12.10.2017 810 XX
“I’ve done so many jobs. I’m a qualified painter and decorator, car sprayer and mechanic. I was even a school bus driver for a while and I also volunteered supporting difficult kids in the school as well.
I think that was the best thing I ever did to be honest. I started because the school wanted to expel one boy who was fighting with my grandson, but I didn’t think that would help anything. I recognised that he didn’t have a good start in life like me, so I went to the school and said I would come in on my own time and talk to him. It only took one week for that boy to change and now he and my grandson are best friends.
I’d see how some of the other teachers would embarrass the kids in front of the others to make them do what they wanted but I’d never do that. I’d give them time and talk to them on their own. You can’t rush kids.
I wish I’d kept doing it sometimes, but the school wouldn’t pay for any of my travel and I couldn’t keep doing it for free. The kids would shout ‘Mr Leroy!’ Everywhere I went. I used to love it.
I got into housing problems of my own when a relationship with an old partner didn’t work out. That’s how a lot of people get into that situation. They break up with their partner. They get depressed about how their life is going and they get into alcohol or drugs, but the things they’re trying to forget are the first things they remember when their hangover is gone.
One day I just thought - enough. I was spending money just to cover up my thoughts, so I went to my doctor and told him I was afraid I was becoming an alcoholic. I was glad for that support. Sometimes if you help someone before they go downhill, like that young man I helped in the school, you can turn them around before it gets any worse. It’s never too late. I’ve not had a drink for nearly seven years now.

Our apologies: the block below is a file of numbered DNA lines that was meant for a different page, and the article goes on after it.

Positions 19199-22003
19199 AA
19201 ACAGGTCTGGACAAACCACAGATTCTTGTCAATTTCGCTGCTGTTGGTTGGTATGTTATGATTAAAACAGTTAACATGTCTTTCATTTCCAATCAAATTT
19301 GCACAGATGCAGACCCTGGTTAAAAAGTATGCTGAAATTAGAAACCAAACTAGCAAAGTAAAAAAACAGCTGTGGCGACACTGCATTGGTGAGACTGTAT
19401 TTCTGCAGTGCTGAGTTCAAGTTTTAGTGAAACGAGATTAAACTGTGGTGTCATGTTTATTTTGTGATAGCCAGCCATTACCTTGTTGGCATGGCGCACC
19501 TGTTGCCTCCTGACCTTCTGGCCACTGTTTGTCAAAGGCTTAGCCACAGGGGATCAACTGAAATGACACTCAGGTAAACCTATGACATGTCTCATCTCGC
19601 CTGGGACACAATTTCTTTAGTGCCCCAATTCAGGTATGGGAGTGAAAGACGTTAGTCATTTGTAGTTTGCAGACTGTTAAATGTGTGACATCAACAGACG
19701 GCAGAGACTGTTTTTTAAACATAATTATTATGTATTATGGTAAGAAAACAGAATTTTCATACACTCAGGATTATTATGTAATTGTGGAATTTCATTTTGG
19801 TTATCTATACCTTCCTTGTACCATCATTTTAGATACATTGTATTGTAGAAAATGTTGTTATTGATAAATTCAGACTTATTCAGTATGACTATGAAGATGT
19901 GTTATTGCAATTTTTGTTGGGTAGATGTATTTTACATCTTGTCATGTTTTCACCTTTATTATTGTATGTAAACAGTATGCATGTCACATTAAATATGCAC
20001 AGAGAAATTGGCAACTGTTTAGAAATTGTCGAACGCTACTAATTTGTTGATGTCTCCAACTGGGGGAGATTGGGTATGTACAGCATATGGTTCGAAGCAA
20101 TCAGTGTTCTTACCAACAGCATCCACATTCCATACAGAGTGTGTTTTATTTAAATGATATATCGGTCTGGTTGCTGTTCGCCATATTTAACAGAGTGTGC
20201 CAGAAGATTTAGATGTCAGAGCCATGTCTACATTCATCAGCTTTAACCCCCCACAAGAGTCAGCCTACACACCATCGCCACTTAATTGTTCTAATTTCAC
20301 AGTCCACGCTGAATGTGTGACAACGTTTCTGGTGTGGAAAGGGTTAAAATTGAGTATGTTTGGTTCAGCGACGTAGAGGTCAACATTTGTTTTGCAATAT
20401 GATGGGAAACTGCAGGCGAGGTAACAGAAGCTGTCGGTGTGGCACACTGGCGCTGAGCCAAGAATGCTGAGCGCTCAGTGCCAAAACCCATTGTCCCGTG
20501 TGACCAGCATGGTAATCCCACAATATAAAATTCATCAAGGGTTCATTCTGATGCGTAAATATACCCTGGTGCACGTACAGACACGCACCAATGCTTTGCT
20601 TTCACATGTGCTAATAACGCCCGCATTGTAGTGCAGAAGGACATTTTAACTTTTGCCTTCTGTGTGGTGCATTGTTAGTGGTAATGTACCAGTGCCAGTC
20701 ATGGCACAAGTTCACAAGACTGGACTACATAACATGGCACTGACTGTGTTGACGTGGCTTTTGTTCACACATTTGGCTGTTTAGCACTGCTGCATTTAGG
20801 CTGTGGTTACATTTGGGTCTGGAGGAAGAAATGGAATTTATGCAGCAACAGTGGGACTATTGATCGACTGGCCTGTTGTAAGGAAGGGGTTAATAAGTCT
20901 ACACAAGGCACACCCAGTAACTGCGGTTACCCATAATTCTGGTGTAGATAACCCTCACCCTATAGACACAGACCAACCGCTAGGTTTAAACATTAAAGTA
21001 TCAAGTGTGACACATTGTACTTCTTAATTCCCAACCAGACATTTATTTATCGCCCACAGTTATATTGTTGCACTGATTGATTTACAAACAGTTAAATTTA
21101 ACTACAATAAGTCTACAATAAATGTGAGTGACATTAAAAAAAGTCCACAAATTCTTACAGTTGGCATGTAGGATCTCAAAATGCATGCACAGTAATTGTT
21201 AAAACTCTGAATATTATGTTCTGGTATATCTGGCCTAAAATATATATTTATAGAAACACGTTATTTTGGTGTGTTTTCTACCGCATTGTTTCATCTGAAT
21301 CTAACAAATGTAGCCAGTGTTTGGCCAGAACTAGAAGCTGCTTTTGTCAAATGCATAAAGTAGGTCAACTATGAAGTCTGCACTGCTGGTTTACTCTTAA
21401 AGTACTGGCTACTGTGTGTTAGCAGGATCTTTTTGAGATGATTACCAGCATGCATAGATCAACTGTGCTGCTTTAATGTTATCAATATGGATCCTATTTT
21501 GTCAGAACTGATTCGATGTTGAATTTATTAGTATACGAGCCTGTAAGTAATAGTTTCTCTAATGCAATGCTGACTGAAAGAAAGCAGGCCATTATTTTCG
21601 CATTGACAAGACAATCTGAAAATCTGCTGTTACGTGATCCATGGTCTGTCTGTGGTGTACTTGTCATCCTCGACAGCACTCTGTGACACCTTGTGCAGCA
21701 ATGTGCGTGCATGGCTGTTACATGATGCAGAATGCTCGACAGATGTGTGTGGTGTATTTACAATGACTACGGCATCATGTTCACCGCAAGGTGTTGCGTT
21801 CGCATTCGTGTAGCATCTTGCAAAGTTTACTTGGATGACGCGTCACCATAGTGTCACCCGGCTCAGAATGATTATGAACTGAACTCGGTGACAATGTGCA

People are separated in society today and it’s only when they get in difficult situations they want to come back together, but when they’ve sorted their issue out they just separate again. That’s why so many kids are confused. They see adults arguing over something stupid it doesn’t make any sense to them.
I came to England from Jamaica when I was ten and to be honest I’d never seen people criticise other people because of where they lived until I came here. People judge you if you live in a council house. I never understood that. I know what it’s like to be judged. I know what it’s like to go for a job and them take one look at you and say we’ll call you back, and you know they never will.
I used to get bad anxiety and there were some things that happened in my childhood that stopped me from moving on to being where I wanted to be, but now it’s getting better day by day. To tell you the truth, I haven’t felt this normal ever. I’ve got two grandkids and I’m starting my Jamaican cooking business to help them. Cooking and kids – I’m in my element.
All I want is my own place where my kids and grandkids can come and feel at home. I don’t have materialistic ideas anymore like I did when I was young. Now I just want to be alive to see my great grandkids, but sometimes that’s the hardest thing to do.”
Leroy, Harlesden, London.
By sharing stories we can change attitudes and build a movement for permanent, positive change. Stand against homelessness and help us end it for good.